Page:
(189c) Micro-Rheology of Biologically Relevant Interfaces | AIChE

(189c) Micro-Rheology of Biologically Relevant Interfaces


Squires, T. - Presenter, University of California at Santa Barbara

Interfaces serve a variety of functions in the biological world -- partitioning organisms into distinct organs, organs into cells, and cells into organelles. Some trans-membrane proteins act as sensors and signals for cells, while others either prevent or facilitate transport across the phospholipid bilayers. A molecular layer of lung surfactant plays an essential role for respiration, by substantially reducing surface tension within the alveoli.

The mechanical properties of these interfaces are often essential to their function: cell and organelle membranes must remain fluid for membrane proteins to diffuse. Lung surfactant must be viscous enough to stay in the deep lung against the surface tension gradients that act to pull it out. Protein adsorption onto interfaces -- involving specific membrane-bound receptors or air-water interfaces -- can change the properties of those interfaces in important ways.

It is frequently difficult to measure the static and dynamic properties of these interfaces, for a number of reasons. First, it can be difficult to measure the viscosity and elasticity of a molecularly-thin layer without being swamped by the viscosity or elasticity of the (three-dimensional) materials on either side. Nonetheless, the shear viscosity of lipid bilayers determines membrane protein diffusivity, and the viscosity (or visco-elasticity) of lung surfactants keep them in the lung. Second, synthetic or purified biomaterials are often available only in minute quantities, and are generally quite expensive. Practically, it is often impossible to procure enough of these materials to make conventional measurements of surface properties. Finally, biologically-relevant interfaces often exhibit complex, multi-phase structures, including liquid crystalline domains, and lipid 'rafts' within bilayers.

Here we describe a new suite of novel micro-scale techniques we have developed for the sensitive measurement of the static and dynamic properties of biologically relevant interfaces:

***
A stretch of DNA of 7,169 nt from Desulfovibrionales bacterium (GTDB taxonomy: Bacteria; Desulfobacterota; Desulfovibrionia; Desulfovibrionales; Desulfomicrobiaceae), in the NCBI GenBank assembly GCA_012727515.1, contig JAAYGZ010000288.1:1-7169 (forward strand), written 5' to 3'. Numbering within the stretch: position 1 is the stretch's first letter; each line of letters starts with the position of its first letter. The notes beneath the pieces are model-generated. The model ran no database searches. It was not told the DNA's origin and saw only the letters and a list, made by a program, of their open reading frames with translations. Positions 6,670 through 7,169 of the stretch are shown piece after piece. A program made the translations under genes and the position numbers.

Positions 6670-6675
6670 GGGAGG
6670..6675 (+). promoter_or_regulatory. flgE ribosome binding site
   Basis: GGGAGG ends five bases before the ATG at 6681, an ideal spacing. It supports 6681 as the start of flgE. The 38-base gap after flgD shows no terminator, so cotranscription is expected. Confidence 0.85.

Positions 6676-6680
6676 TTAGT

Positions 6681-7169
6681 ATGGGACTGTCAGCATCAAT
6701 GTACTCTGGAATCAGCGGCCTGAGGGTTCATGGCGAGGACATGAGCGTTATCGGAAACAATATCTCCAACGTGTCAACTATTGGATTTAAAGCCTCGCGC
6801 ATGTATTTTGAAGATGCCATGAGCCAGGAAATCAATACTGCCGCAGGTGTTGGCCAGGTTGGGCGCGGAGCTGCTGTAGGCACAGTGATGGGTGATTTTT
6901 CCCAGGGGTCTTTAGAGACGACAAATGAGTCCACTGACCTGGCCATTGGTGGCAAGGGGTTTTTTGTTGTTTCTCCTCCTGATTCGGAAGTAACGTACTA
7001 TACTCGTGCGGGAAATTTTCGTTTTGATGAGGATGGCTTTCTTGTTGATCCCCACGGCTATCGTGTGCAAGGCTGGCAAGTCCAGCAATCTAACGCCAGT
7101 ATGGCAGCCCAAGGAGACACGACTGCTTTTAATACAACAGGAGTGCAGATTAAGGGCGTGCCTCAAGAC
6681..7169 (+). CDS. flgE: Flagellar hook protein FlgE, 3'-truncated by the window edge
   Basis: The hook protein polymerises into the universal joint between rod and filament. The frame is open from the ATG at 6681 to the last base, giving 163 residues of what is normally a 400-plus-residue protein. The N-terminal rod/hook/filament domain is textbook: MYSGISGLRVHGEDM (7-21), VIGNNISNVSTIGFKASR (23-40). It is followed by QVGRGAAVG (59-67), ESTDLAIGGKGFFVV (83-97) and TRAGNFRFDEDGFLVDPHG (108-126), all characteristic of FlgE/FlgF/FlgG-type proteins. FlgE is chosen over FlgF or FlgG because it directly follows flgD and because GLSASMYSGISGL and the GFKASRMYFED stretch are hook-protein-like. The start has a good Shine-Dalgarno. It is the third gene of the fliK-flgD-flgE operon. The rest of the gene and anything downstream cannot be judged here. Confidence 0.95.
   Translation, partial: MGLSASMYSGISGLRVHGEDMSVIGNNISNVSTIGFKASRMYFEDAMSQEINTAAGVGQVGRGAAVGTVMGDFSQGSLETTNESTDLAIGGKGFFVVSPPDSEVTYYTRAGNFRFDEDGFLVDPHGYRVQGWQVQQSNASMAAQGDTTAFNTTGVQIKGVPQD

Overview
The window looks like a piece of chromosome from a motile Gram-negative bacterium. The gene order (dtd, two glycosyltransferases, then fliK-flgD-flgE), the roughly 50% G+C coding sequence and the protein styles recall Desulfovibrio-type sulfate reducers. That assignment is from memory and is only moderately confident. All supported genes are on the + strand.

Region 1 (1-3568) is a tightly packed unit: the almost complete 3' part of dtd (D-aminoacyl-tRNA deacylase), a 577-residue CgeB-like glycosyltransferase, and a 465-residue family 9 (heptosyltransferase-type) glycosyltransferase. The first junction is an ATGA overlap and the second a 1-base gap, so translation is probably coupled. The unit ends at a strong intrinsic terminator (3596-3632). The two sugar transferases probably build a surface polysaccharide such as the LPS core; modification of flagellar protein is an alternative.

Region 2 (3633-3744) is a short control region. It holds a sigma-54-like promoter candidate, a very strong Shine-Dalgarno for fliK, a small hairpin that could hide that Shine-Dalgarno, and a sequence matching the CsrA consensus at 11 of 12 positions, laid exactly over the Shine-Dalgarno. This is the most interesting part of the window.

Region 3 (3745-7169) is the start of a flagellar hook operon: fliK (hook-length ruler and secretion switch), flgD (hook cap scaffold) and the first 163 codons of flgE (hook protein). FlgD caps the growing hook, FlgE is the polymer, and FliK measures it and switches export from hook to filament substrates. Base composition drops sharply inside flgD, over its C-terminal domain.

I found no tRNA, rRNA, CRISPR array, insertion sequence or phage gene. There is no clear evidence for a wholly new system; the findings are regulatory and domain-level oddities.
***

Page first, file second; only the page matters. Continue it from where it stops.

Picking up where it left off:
1) Interfacial microrheology. We have developed a technique to microfabricate interfacially-active, ferromagnetic probes to measure the viscous and elastic response of fluid-fluid interfaces. By controling the shape, (Janus) surface chemistry, and magnetic properties of our probes, we make amphiphilic, ferromagnetic disk probes that straddle surfactant interfaces. Externally torquing the disk enables us to probe the mechanical (viscous and elastic) response of the intefaces to various stresses. Significantly, our technique enables the simultaneous visualization of the interface itself as it is being deformed -- allowing the mechanical (visco-elastic) response to be related directly to the behavior and evolution of the structure of the interface itself. We illustrate with a molecular monolayer of DPPC, a ubiquitous phospholipid that is the predominant component of lung surfactant. We show that the mechanical response of DPPC can be far more complicated -- and interesting -- than "simple" viscosity measurements would indicate. In particular, we directly visualize liquid crystalline domains of DPPC as they are deformed by the probe. Surprisingly, we show a strong history-dependence of these films, direct evidence of "shear-banding" (inhomogeneous flow profiles) and yield stress behavior (wherein the interface does not flow until a critical stress is applied). Furthermore, we find DPPC to have an extremely long "memory", recoiling for nearly an hour following an imposed flow. The ability to deform on demand, while directly visualizing the interface, was essential to properly understand this material. Finally, we note that our technique uses ~10 micron probes, and is thus amenable to very small interfaces.

2) Interfacial microtensiometry. Conventional techniques to measure the surface pressure (or tension) of surfactant monolayers often requre significant quantitites of surfactant. To enable measurements on sample-limited interfaces, we have developed a microfabricated tensiometer that directly sits on a fluid-fluid interface, and deflects in response to the surface pressure of an insoluble surfactant film external to the device. The sensitivity, dynamic range, and surface chemistry of the device can be tuned and designed in a straightforward fashion. We demonstrate the efficacy of our technique against conventional techniques, and comment on extensions that would enable ?Langmuir micro-troughs? and kinetic measurements of surfactant or protein adsorption.